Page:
Tricks for Large and Small Parlors
In response to my last article, Alain, one of LENR’s more rabid supporters, sent me a comment chock full of bad spelling and links that purport to prove LENR. I run a respectable joint here, so not just anyone can comment, but it seems that Andrea Rossi’s buddy, Hanno Essen, submitted an article on Rossi’s questionable demonstration from 2011 to Cornell’s arXiv.org. Even though that test was thoroughly debunked by insanely-bearded Ethan Siegel at ScienceBlogs, just publishing something – anything – with a respected institution is the sort of event that passes for proof in the LENR community. A few years ago they were claiming that Underwriter’s Laboratories had certified the E-Cat as functional. But the UL’s mandate is to certify devices and assemblies for public safety – not to determine whether they will save humanity.
I did my own article search and found that Sebastian Anthony just posted, The UK will be the first to break even with fusion power, leading us towards a future of clean, infinite energy, on Extreme Tech:
The world’s best fusion reactor, situated in the heart of the merry, Hobbit-inspiring motherland of Oxfordshire in England, will soon attempt to become the first fusion power experiment to surpass the mythical “break-even” point. This experiment, known as the Joint European Torus (JET), has held the world record for fusion reactor efficiency since 1997 despite the USA’s recent laser-based fusion experiments at the National Ignition Facility. If JET can reach break-even point, there’s a very good chance that the massive ITER reactor currently being built in France will be able to obtain the holy grail of everlasting green power generation: self-sustaining fusion.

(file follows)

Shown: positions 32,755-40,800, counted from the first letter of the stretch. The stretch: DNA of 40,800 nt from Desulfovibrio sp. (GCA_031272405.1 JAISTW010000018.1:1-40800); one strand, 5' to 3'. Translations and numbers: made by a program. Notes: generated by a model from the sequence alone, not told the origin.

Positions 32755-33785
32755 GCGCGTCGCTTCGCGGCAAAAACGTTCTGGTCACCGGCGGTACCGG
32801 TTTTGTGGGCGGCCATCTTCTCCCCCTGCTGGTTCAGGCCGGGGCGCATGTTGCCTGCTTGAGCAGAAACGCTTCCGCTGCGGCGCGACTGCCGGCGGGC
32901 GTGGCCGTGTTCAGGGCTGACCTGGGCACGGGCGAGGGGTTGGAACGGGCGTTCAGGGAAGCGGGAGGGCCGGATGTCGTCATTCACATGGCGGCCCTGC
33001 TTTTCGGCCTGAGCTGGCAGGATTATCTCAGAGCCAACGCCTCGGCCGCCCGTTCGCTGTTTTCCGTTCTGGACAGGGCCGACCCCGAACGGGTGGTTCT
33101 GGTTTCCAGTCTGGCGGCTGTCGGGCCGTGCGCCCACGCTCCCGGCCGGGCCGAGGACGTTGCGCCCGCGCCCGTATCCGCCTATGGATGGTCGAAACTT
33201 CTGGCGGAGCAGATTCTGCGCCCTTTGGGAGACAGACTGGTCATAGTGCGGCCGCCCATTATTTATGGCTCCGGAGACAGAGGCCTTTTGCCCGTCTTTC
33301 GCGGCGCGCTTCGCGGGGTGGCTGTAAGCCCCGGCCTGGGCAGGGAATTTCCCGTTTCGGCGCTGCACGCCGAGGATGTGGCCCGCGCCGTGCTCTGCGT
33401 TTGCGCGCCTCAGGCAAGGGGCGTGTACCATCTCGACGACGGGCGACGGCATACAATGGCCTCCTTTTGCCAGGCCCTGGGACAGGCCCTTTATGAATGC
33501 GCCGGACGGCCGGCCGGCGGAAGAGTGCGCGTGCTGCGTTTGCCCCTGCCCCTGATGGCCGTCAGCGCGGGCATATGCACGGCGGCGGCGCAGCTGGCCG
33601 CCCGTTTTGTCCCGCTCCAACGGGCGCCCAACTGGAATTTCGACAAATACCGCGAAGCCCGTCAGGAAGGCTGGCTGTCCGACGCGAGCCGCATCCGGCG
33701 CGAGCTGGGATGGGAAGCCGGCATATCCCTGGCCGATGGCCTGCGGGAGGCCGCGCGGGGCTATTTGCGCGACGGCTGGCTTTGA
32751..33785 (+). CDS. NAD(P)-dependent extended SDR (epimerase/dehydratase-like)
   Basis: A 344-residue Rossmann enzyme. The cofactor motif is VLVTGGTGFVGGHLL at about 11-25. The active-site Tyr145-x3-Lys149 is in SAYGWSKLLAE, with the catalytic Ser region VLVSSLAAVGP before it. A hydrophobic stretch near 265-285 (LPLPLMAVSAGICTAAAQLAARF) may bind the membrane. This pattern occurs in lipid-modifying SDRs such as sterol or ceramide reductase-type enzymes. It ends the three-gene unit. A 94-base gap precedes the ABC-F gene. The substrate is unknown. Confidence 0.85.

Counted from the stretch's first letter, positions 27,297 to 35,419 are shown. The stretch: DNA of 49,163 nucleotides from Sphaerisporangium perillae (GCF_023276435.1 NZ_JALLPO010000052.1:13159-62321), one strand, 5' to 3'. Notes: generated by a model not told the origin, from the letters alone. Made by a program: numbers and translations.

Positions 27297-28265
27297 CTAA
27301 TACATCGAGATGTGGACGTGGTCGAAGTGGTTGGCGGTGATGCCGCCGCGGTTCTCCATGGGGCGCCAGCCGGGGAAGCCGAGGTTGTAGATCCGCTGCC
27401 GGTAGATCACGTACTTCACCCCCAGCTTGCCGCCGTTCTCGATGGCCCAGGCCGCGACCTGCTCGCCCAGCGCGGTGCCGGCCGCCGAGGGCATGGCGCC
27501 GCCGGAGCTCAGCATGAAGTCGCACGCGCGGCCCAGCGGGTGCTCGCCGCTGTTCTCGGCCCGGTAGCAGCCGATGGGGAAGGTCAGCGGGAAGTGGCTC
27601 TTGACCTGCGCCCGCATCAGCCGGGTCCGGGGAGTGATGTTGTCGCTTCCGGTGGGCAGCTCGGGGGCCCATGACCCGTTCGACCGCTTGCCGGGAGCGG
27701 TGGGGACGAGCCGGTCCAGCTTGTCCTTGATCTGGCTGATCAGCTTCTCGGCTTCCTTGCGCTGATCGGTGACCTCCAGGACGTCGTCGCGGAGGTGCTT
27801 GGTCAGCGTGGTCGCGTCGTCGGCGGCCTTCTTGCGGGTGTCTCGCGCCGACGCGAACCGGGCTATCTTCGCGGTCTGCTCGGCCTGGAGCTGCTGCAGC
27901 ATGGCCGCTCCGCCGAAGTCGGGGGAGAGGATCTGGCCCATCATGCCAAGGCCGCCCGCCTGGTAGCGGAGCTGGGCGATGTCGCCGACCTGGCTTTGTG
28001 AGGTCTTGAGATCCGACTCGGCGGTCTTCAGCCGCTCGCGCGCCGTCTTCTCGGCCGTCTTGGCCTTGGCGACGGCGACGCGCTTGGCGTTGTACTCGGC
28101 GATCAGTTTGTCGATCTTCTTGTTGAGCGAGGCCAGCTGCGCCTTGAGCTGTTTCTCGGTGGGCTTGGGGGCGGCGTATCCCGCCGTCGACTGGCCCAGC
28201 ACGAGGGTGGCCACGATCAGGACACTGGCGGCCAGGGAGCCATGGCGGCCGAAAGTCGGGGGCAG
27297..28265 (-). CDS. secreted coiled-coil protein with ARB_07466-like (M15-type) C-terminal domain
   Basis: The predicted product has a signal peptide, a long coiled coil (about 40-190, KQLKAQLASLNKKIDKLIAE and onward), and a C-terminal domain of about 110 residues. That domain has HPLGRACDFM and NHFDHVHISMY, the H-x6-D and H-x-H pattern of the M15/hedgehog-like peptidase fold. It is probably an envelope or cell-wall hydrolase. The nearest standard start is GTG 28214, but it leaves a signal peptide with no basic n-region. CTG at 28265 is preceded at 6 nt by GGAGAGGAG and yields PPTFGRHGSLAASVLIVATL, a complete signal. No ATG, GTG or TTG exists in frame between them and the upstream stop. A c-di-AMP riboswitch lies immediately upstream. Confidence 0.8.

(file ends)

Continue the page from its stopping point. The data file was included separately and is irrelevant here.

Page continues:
I’ve had my doubts about whether fusion will ever make economic sense, but what do hot fusion experiments like JET and ITER have to do with tabletop LENR? Well, in his closing paragraph Anthony links to another holy grail from his 2013, Nov 26th article:
I sure would like it if fusion became a reality, rather than continuing to hope that cold fusion isn’t some kind of parlor trick.
Believe it or not, the first cold fusion power plant is now available to pre-order. The E-Cat 1MW Plant, which comes in a standard shipping container, can produce one megawatt of thermal energy, using low-energy nuclear reactions (LENR) — a process, often known as cold fusion, that fuses nickel and hydrogen into copper, producing energy 100,000 times more efficiently than combustion. It sounds like E-Cat is now taking orders for delivery in early 2014, priced fairly reasonably at $1.5 million. Has cold fusion — the answer to all our energy needs — finally made its way to market?
So far no one is reporting how great their ECat is working.